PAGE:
This story begins in dialogue, in the middle of a conversation, in fact. It’s clear from the outset what’s happening. The title is a bit of a clue! The setting is a restaurant although it doesn’t matter where. George is proposing to a less than keen Kay. The style is gentle humour.

       The story bounds along in dialogue. The main hook being is she going to say yes or no? I think we know the answer to that already. Although this could be the beginning of a novel, it’s not so likely to be a novel; it’s a little too brief, a little too linear, a little too lightweight.

The first page of a novel

Ice and a Slice - Chapter One

The first thing she noticed was the tinny metallic taste in her mouth. And then came the thirst. The thirst was so bad it had got into her dreams and forced her awake. No, not awake, aware – a slowly growing awareness which was coming, sense by sense.

Like sound. She could hear an echoey blur of footsteps and voices, which rolled in and out of her head. Closer by, something electronic beeped. Beep, beep, beep – steady and rhythmic – beep, beep beep.

Where was she? She opened her eyes and was hit by a wall of light. She shut them swiftly. She felt as though she was made of crystal, cool and brittle. She was a thin glass person who could be shattered by the slightest touch.

After a while she tried opening her eyes again. This time the room swam in various shades of light, but she managed to squint long enough to focus. To her left was a tall metal stand with a clear bag of fluid clipped to the top. To her right was some kind of machine, which seemed to be the source of the beeping. Close to her cheek was the edge of a thin blue woven sheet, but it felt more like a tablecloth than a sheet. She shifted a little to get away from its roughness and her head spun.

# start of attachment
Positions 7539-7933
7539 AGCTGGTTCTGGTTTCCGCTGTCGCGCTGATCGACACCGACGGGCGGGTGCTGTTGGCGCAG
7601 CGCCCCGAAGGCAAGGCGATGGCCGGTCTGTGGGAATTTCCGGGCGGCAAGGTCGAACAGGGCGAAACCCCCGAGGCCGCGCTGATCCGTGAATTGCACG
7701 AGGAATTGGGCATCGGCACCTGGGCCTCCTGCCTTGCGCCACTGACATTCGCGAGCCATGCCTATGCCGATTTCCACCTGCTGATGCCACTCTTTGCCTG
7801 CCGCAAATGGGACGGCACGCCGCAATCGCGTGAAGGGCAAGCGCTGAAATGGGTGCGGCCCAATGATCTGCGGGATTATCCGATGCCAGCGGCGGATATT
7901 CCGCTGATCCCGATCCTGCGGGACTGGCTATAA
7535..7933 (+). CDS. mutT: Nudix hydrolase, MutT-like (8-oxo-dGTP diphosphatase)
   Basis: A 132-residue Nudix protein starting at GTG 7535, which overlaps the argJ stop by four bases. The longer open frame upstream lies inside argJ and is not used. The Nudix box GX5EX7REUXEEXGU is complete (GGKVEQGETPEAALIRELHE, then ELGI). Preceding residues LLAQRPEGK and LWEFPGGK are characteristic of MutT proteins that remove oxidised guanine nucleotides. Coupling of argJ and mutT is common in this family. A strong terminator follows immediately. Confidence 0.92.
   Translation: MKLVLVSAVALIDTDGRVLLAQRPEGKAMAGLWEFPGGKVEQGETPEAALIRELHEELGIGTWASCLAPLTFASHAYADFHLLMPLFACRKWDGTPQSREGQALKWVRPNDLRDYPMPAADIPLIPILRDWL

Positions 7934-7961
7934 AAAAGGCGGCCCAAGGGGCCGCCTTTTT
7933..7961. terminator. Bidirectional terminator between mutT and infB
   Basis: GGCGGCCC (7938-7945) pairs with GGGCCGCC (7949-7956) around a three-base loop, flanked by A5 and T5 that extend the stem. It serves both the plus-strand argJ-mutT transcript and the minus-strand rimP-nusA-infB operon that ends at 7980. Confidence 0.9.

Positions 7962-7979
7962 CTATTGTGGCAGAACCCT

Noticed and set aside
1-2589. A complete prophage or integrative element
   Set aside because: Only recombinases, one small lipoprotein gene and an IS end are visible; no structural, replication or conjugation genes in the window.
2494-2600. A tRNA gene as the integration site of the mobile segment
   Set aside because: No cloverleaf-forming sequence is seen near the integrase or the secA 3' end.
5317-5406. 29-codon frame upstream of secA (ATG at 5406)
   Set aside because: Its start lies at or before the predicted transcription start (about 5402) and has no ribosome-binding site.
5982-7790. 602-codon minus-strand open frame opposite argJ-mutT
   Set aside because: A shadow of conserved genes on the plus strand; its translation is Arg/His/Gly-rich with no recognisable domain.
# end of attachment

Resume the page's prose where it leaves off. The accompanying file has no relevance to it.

“So you’re awake then?” A blurred face leaned over her. She made out red lipstick, a thin line of a nose, kind eyes.

“Drink?” she gasped.

This is very different. It is not immediately clear where our main character is – we are deeply in her viewpoint and she doesn’t know where she is, so the reader learns of her surroundings slowly, as she becomes aware of them herself. By the end of the first page we can work out that she’s in intensive care in hospital, but this only brings up more questions. Who is she? Why is she there? What is the matter with her?

            This is how it should be with a novel. Each question you answer should raise further questions.

If you would like to find out what happens to SJ, my main character, and how this story develops, Ice and a Slice is available on Amazon for kindle enabled devices. Price: £1.94, Click here for further details.